By Kristin Butler (originally published by @XOPmag)
XOP sources the standout dishes at premiere restaurants in New York City and Miami for gastronomes seeking a truly unrivaled experience.
Tomahawk Rib-eye at Costata
Costata’s grass-fed, corn-finished Black Angus beef from the superb Creekstone Farms outfit in Kansas is dry-aged for 40 days, imparting a balanced, smoky taste. The restaurant’s signature cut is the 40-ounce Tomahawk rib-eye for two. But true to chef-owner Michael White’s style, the side dishes are equally impressive. He is a brilliant practitioner of pasta, which can be ordered in appetizer or entrée size. Don’t miss the house-made Garganelli alla Fiamma with prosciutto, peas and truffle cream.
Duck au Poivre at Lafayette
There are the mainstay French brasseries in Manhattan, namely Pastisse and Balthazaar. But a new contender has made a successful foray into the league, offering the best of people watching and southern French cuisine. Lafayette, a sprawling NoHo restaurant accessed through a boulangerie, is the work of Andrew Carmellini, formerly of the Dutch and Locanda Verde; Chef de Cuisine Damon Wise, a Craft alum; Per Se veteran James Belisle, who oversees the bread; and pastry chef Jen Yee, helming from Aureole.
Your entrée of choice should be the crispy-skinned duck au poivre, served with kumquats and brussel sprouts. And like any credible French eatery, the nicoise salad and beef tartare with poached marrow are crowd pleasers. Don’t pass on the house-made ravioli specialty of the day.
Omakase at Megu
Megu’s famous seven-course Omakase dinner is the ideal way to navigate Chef Koji Imai’s seemingly endless menu of impeccable toro, Kobe beef, sushi and sashimi. The restaurant’s keen attention to detail is even evident in its opulent décor—the centerpiece, a massive ice sculpture of Buddha, is carved daily.
Ceviche at Harlow
A Nobu veteran brings Old Hollywood to life in this seafood-focused supper lounge replete with stained-glass windows and low-hung 1930s chandeliers. The house ceviche is prepared in classic Peruvian style with fresh shrimp, baby octopus, and tender scallops lightly doused in a zesty “tigre de leche” of lime juice with a dash of orange.
Oxtail Brioche at Manzanilla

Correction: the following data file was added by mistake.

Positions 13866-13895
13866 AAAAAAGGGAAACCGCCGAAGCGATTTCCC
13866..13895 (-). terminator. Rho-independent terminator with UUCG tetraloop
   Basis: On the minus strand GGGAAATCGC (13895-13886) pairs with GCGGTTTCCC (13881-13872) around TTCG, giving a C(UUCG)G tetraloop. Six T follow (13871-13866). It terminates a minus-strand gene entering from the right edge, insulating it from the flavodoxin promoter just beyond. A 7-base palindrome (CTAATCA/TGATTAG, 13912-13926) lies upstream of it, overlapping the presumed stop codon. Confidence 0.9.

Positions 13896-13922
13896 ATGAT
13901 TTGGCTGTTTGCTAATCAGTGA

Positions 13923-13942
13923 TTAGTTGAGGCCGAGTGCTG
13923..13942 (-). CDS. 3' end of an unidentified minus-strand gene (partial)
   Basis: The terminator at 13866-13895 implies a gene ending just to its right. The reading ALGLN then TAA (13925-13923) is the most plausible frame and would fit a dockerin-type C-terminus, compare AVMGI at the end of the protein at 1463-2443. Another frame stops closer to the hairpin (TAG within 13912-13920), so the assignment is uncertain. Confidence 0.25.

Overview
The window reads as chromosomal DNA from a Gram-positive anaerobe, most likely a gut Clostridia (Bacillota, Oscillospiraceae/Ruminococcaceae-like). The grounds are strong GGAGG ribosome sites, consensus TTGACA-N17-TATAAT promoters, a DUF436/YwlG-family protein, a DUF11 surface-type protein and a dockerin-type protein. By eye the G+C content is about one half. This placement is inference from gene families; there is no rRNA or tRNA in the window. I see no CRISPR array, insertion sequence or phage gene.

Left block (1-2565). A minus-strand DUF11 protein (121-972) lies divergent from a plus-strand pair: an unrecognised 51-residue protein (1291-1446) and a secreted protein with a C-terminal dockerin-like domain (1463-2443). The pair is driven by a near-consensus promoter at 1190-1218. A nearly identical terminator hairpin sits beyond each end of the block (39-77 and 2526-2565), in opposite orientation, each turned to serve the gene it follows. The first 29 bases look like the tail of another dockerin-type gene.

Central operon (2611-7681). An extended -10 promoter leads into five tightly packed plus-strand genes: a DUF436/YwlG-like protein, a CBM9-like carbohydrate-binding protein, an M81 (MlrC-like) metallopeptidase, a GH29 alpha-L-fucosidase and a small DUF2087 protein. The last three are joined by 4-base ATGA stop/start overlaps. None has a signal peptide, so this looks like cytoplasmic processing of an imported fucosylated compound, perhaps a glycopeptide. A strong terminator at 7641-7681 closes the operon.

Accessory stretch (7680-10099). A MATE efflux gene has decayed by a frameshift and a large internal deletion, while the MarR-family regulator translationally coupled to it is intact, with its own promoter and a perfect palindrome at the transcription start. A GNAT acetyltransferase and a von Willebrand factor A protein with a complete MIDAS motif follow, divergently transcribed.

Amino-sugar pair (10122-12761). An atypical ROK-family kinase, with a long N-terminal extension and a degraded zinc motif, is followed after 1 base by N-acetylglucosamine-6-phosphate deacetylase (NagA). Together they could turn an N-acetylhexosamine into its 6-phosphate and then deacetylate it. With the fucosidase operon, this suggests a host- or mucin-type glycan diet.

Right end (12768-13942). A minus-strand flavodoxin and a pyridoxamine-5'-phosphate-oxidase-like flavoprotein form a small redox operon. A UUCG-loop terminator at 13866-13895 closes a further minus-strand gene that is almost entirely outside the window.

Manzanilla is a Spanish brasserie housed in a cavernous, rustic room in Flatiron from Dani García, acclaimed for his Michelin-starred restaurant Calima in Marbella. His first foray outside of Spain delivers a delightful spin on his country’s traditional fare. The best shared-plate is hands-down the silky oxtail between steamed brioche buns, served with mushrooms and kale. Visitors also rave about the cuttlefish croquettes.
Roast Chicken for Two at NoMad
The duo behind Eleven Madison Park is responsible for this multi-dining room restaurant housed inside the grandoise NoMad Hotel in the Flatiron District. Chef Daniel Humm’s most celebrated creation is the roast chicken for two with delicate foie-gras, truffles and brioche stuffed under the brown, crispy skin. The white meat is moist and tender; the dark served in a creamy fricassee to the side.
Farmer’s Feast at Blue Hill
The James Beard Foundation has named Blue Hill its Most Outstanding Restaurant for 2013. Chef Dan Barber and his brother source their pasture-raised game and organic produce and herbs from a family-owned farm in Massachusetts and one in upstate New York. Blue Hill is tucked below street level in an old speakeasy space in Greenwich Village. The restaurant features a regular menu with enticing dishes like local shellfish with spring vegetables, shrimp and lamb’s quarters. But give full reign to Barber and order the Farmer’s Feast, a five-course tasting inspired by the week’s harvest.
Fusilli at Marea
Chef Michael White offers a fresh interpretation of Italy’s coastal cuisine and creates sensational house-made pastas daily at the Central Park South-based Marea, which means “tide” in Italian. White’s talents marry effortlessly in his Fusilli, a delicate pasta with red-wine-braised baby octopus and bone marrow.
Locally Caught Fish at Esca
Fisherman and award-winning chef Dave Pasternack’s meals are a testament to New York’s coastal ecosystem. Pescatrice, the pan roasted local monkfish with wild mushrooms and young leeks, is among many simple options that showcase the natural flavor of the most pristine fish dressed in one of many specifically selected extra virgin olive oils from Italy and sprinkled with any one of ten different sea salts.
J&G Grill at the St. Regis Bal Harbour Resort
Acclaimed French chef Jean-Georges Vongerichten debuted his first Miami restaurant last year to much applause. The seductive, modern J&G Grill is enclosed in glass, giving guests an unrivaled ocean view. The haute cuisine is New American with a subtle Asian touch. The menu reflects the daily harvest, and main courses change frequently. But one favored, signature dish is the black cod with chanterelles and pistachios. The late-night dining spot also regularly features live music.
Bone Marrow at The Cypress Room
Michael Schwartz’s The Cypress Room in Miami’s Design District takes an elegant approach to local foods. His crosscut beef bones filled with savory marrow are dressed with greens and edible flowers. A similar balance between femininity and masculinity infiltrates the design, in which taxidermy meets pink wallpaper, tufted banquettes and black-and-white photographs.